8 found
  1.  56
    Reducing Implicit Racial Preferences: I. A Comparative Investigation of 17 Interventions.Calvin K. Lai, Maddalena Marini, Steven A. Lehr, Carlo Cerruti, Jiyun-Elizabeth L. Shin, Jennifer A. Joy-Gaba, Arnold K. Ho, Bethany A. Teachman, Sean P. Wojcik, Spassena P. Koleva, Rebecca S. Frazier, Larisa Heiphetz, Eva E. Chen, Rhiannon N. Turner, Jonathan Haidt, Selin Kesebir, Carlee Beth Hawkins, Hillary S. Schaefer, Sandro Rubichi, Giuseppe Sartori, Christopher M. Dial, N. Sriram, Mahzarin R. Banaji & Brian A. Nosek - 2014 - Journal of Experimental Psychology: General 143 (4):1765-1785.
  2. Reducing Implicit Racial Preferences: II. Intervention Effectiveness Across Time.Calvin K. Lai, Allison L. Skinner, Erin Cooley, Sohad Murrar, Markus Brauer, Thierry Devos, Jimmy Calanchini, Y. Jenny Xiao, Christina Pedram, Christopher K. Marshburn, Stefanie Simon, John C. Blanchar, Jennifer A. Joy-Gaba, John Conway, Liz Redford, Rick A. Klein, Gina Roussos, Fabian M. H. Schellhaas, Mason Burns, Xiaoqing Hu, Meghan C. McLean, Jordan R. Axt, Shaki Asgari, Kathleen Schmidt, Rachel Rubinstein, Maddalena Marini, Sandro Rubichi, Jiyun-Elizabeth L. Shin & Brian A. Nosek - 2016 - Journal of Experimental Psychology: General 145 (8):1001-1016.
  3.  46
    Attention Control and Susceptibility to Hypnosis.Cristina Iani, Federico Ricci, Giulia Baroni & Sandro Rubichi - 2009 - Consciousness and Cognition 18 (4):856-863.
    The present work aimed at assessing whether the interference exerted by task-irrelevant spatial information is comparable in high- and low-susceptible individuals and whether it may be eliminated by means of a specific posthypnotic suggestion. To this purpose high- and low-susceptible participants were tested using a Simon-like interference task after the administration of a suggestion aimed at preventing the processing of the irrelevant spatial information conveyed by the stimuli. The suggestion could be administered either in the absence or following a standard (...)
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  4.  41
    The Simon Effect in Action: Planning and/or On‐Line Control Effects?Claudia Scorolli, Antonello Pellicano, Roberto Nicoletti, Sandro Rubichi & Umberto Castiello - 2015 - Cognitive Science 39 (5):972-991.
    Choice reaction tasks are performed faster when stimulus location corresponds to response location. This spatial stimulus–response compatibility effect affects performance at the level of action planning and execution. However, when response selection is completed before movement initiation, the Simon effect arises only at the planning level. The aim of this study was to ascertain whether when a precocious response selection is requested, the Simon effect can be detected on the kinematics characterizing the online control phase of a non-ballistic movement. Participants (...)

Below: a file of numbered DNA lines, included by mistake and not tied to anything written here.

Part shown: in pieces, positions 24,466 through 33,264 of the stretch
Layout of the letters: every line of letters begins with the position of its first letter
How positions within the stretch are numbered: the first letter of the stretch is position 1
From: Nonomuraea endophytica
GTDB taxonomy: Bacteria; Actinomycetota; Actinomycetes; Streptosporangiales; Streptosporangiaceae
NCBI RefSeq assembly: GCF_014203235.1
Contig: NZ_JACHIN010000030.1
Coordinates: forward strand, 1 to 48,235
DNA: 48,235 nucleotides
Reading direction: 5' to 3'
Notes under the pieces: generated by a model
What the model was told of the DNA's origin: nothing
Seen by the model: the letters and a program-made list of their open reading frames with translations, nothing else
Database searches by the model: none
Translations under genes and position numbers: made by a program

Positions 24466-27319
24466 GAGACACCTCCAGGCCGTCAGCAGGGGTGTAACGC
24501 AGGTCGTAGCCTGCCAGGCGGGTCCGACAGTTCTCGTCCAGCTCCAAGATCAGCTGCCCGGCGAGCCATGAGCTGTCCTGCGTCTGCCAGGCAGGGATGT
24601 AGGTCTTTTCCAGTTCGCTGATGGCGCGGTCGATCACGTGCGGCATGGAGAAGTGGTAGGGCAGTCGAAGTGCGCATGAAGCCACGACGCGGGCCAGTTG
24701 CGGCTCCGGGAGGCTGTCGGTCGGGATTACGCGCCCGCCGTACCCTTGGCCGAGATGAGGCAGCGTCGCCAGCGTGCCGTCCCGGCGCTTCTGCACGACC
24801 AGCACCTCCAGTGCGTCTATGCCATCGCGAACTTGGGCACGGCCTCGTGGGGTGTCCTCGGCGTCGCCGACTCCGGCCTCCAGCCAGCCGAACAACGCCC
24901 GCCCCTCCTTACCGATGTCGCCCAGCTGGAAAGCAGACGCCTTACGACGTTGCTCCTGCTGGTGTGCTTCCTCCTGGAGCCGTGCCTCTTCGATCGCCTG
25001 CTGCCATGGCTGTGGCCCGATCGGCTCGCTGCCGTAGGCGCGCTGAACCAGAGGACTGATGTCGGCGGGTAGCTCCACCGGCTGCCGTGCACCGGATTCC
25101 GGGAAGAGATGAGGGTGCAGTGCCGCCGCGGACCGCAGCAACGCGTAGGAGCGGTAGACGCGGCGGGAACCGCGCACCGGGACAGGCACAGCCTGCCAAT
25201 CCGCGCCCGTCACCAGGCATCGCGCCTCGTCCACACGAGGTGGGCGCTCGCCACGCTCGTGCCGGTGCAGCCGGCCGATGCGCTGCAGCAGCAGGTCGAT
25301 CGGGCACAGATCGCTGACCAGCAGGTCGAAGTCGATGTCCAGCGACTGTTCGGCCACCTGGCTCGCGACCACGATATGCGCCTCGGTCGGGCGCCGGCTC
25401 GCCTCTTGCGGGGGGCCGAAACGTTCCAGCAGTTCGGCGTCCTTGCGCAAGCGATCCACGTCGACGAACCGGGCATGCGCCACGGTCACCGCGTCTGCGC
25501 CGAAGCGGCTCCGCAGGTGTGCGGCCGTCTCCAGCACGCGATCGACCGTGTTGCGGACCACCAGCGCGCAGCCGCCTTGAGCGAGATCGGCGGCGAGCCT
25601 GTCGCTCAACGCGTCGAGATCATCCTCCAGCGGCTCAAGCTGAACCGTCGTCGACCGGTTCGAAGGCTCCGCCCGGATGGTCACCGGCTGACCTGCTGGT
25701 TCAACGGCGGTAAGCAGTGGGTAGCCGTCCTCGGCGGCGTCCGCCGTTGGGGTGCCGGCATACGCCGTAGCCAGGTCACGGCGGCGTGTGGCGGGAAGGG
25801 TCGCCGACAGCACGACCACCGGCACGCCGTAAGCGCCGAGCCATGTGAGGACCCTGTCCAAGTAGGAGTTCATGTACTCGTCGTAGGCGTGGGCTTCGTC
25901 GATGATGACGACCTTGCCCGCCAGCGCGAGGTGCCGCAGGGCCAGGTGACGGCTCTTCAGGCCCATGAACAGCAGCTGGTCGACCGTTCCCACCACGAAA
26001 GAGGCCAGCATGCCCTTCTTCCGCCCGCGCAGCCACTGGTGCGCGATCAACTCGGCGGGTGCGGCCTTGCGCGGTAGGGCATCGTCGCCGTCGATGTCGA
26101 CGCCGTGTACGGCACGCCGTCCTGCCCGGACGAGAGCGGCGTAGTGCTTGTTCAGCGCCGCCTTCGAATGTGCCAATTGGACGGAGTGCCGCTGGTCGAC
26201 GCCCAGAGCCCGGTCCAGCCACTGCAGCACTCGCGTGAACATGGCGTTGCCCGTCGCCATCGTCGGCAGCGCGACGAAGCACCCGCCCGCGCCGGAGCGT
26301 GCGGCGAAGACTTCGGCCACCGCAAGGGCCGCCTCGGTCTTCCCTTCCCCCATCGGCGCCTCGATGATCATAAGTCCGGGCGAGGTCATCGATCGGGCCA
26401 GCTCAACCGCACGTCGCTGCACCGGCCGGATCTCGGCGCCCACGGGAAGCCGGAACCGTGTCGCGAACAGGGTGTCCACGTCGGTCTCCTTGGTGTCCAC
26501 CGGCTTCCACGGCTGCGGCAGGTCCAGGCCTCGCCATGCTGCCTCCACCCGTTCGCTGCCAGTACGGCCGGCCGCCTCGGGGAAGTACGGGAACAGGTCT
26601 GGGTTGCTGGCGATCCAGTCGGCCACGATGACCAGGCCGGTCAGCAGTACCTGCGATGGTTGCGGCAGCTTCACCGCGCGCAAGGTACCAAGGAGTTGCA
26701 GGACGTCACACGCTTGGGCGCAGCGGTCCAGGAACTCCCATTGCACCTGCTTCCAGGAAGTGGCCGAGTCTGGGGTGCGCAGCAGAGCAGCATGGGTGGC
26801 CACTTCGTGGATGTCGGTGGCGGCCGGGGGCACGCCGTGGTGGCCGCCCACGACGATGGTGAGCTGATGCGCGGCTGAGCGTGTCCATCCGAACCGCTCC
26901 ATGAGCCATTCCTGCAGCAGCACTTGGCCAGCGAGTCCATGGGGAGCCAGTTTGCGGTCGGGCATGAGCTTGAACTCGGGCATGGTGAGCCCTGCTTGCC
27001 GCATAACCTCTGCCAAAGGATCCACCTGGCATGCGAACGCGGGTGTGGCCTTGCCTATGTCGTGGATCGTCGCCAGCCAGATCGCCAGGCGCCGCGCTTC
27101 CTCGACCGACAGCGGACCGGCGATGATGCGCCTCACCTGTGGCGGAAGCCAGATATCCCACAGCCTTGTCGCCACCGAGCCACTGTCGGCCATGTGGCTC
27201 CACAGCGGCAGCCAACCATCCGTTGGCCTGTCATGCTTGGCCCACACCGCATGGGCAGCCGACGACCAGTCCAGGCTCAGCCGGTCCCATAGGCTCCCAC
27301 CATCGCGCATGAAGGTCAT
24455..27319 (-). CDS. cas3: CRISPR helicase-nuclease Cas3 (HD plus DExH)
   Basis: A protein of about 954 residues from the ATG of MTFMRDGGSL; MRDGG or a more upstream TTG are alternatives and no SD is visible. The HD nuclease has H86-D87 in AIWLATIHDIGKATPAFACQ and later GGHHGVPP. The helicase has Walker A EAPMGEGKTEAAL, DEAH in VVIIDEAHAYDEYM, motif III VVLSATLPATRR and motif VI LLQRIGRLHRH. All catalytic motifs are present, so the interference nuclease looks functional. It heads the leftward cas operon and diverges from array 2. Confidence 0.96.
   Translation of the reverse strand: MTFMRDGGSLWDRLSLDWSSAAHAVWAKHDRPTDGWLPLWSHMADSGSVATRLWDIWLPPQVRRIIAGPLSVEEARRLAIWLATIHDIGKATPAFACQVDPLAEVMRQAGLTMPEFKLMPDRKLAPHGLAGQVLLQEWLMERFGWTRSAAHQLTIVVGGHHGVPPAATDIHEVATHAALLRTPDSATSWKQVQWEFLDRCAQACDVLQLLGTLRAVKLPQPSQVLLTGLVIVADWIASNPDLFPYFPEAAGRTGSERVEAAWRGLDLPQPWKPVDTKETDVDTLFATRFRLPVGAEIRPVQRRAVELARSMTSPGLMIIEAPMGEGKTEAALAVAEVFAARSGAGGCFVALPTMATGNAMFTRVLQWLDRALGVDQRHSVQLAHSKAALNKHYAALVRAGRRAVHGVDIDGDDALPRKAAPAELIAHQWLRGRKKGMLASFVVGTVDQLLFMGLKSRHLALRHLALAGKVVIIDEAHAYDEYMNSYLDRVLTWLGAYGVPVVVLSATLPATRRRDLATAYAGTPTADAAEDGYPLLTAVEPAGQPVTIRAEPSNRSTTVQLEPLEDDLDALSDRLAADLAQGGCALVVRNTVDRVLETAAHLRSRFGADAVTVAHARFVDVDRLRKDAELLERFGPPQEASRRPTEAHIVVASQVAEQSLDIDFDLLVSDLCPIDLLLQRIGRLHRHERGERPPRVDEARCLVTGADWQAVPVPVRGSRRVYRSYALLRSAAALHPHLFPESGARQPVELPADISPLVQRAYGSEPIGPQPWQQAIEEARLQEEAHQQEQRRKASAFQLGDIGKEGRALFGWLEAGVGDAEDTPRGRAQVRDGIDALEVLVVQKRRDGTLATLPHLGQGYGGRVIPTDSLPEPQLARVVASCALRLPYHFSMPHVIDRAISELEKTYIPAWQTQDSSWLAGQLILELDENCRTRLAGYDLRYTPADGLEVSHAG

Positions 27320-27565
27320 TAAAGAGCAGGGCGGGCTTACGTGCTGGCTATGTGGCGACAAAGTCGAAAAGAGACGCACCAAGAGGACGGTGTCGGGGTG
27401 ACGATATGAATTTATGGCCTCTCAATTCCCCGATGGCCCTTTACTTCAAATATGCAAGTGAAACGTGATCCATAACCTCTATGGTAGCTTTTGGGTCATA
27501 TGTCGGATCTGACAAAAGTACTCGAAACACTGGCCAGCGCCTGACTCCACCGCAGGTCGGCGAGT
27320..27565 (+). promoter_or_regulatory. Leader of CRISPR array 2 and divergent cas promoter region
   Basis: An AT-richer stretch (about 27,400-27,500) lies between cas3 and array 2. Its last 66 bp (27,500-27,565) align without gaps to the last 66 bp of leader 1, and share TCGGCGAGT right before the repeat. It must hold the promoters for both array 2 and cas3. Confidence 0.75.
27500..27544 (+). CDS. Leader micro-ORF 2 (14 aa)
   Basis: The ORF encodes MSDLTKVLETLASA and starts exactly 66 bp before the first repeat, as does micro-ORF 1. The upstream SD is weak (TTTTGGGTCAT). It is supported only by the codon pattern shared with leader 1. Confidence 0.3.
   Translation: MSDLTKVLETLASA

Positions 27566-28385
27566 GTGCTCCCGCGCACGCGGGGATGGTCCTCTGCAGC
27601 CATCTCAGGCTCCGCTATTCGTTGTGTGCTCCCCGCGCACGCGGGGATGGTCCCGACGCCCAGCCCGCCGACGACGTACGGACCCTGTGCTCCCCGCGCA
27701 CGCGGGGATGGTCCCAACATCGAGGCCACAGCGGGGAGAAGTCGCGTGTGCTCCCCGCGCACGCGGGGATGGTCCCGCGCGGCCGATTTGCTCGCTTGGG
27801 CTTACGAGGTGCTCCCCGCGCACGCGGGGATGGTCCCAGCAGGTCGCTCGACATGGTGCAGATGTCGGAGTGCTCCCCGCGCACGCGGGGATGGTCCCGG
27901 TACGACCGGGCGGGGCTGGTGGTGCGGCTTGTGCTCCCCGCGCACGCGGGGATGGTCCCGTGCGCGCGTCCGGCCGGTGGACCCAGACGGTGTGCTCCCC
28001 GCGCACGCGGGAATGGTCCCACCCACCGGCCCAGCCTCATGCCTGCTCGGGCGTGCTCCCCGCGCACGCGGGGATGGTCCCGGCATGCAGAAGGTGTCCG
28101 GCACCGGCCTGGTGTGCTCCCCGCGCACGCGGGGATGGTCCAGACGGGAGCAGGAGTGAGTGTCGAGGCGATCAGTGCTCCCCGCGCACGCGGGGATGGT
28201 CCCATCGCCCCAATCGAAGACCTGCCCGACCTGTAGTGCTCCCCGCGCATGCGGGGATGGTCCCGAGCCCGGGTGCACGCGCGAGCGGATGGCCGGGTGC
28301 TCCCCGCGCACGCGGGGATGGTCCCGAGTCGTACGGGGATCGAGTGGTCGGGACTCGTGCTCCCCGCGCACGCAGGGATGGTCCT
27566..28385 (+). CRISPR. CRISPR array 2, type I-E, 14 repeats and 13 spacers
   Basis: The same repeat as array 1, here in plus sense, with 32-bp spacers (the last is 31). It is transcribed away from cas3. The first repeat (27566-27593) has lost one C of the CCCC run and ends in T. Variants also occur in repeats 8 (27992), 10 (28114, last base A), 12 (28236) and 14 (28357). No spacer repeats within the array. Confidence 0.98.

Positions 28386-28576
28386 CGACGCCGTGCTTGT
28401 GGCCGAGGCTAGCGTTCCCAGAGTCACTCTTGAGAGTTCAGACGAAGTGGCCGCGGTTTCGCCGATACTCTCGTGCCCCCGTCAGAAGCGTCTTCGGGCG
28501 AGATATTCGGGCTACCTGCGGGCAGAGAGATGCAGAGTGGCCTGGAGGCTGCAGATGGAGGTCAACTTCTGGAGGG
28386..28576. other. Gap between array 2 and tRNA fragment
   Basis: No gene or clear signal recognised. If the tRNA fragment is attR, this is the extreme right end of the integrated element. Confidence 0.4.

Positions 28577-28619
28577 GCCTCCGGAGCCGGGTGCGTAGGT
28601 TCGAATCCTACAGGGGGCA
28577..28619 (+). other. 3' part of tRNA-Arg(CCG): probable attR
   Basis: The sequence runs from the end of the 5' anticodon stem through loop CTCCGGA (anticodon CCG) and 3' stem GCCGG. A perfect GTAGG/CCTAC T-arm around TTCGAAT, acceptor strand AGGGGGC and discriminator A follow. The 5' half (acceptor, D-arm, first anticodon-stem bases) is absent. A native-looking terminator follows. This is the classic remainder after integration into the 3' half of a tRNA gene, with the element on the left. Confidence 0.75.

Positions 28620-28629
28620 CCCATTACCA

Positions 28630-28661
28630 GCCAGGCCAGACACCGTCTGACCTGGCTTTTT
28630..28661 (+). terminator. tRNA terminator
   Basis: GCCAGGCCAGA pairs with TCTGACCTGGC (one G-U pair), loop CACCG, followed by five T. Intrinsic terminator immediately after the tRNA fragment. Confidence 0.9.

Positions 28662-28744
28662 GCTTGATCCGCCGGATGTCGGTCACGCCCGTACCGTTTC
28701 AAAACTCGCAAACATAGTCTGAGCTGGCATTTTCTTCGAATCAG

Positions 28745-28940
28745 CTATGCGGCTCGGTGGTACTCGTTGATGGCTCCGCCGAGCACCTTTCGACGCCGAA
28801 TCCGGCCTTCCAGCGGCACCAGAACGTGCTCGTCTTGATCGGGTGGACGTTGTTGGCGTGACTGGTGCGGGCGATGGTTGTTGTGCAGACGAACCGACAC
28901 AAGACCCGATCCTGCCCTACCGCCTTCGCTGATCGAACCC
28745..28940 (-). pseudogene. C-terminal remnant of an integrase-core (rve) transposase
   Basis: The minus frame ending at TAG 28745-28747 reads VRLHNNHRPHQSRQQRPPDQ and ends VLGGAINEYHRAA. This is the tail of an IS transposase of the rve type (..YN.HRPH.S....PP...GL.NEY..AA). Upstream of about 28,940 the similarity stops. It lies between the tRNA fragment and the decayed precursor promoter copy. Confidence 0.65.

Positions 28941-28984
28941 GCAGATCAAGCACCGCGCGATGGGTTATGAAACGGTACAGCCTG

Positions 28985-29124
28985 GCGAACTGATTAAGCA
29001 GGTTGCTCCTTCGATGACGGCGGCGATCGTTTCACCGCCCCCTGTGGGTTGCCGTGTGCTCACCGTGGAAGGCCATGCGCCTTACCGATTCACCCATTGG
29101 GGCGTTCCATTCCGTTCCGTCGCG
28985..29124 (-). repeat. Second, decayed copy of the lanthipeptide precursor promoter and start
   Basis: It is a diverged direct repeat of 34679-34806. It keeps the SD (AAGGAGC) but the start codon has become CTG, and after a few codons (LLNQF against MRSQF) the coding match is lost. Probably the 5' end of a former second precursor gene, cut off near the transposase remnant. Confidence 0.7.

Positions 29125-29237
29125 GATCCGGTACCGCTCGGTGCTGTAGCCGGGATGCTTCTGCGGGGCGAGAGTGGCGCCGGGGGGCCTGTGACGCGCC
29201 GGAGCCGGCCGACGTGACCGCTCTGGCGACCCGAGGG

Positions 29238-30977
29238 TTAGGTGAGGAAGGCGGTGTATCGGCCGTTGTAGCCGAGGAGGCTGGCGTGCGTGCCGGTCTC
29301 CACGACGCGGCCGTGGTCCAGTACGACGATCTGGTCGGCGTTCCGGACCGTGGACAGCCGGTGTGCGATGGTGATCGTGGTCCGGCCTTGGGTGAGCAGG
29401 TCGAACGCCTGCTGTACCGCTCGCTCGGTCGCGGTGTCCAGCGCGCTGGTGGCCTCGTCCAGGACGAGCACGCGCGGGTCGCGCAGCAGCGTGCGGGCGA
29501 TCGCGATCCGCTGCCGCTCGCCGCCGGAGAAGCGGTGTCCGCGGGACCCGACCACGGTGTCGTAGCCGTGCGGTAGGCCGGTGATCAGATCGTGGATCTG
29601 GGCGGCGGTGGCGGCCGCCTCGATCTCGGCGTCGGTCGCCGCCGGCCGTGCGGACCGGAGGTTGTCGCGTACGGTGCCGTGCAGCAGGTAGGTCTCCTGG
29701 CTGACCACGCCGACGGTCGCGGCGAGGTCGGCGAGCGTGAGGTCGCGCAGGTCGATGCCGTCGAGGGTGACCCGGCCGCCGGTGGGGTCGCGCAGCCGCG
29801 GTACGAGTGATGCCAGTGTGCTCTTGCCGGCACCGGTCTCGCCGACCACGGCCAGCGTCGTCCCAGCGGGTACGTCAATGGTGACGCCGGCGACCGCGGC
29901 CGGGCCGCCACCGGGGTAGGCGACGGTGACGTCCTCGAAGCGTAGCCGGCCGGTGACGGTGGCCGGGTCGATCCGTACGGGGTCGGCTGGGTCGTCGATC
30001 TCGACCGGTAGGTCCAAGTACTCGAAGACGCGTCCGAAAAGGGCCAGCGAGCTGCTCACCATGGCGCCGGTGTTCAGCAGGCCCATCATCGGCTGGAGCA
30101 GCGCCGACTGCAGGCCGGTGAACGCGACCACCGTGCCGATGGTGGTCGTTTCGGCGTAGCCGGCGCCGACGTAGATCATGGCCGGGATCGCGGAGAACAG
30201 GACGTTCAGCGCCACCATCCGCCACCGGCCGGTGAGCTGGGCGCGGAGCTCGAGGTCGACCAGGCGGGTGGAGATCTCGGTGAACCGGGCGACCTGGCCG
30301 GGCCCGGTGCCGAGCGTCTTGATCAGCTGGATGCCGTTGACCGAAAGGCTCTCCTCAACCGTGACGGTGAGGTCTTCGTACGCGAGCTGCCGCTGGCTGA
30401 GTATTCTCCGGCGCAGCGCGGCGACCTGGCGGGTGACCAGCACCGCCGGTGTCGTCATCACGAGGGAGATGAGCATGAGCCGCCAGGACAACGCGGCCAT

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  5.  11
    Shared Learning Shapes Human Performance: Transfer Effects in Task Sharing.Nadia Milanese, Cristina Iani & Sandro Rubichi - 2010 - Cognition 116 (1):15-22.
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  6.  53
    Observational Learning Without a Model is Influenced by the Observer’s Possibility to Act: Evidence From the Simon Task.Cristina Iani, Sandro Rubichi, Luca Ferraro, Roberto Nicoletti & Vittorio Gallese - 2013 - Cognition 128 (1):26-34.
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  7.  31
    Hypnotic Susceptibility, Baseline Attentional Functioning, and the Stroop Task.Sandro Rubichi, Federico Ricci, Roberto Padovani & Lorenzo Scaglietti - 2005 - Consciousness and Cognition 14 (2):296-303.
    According to the theoretical framework relating hypnosis to attention, baseline attentional functioning in highly hypnotizable individuals should be more efficient than in low hypnotizable individuals. However, previous studies did not find differences in Stroop-like tasks in which the measure indicative of the Stroop interference effect was based on response latencies. This study was designed to determine whether subjects with different levels of hypnotic susceptibility show differences in baseline attentional functioning. To assess this hypothesis, high, medium, and low hypnotizable subjects performed (...)
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  8.  4
    Exploring the Role of Action Consequences in the Handle-Response Compatibility Effect.Elisa Scerrati, Stefania D’Ascenzo, Luisa Lugli, Cristina Iani, Sandro Rubichi & Roberto Nicoletti - 2020 - Frontiers in Human Neuroscience 14.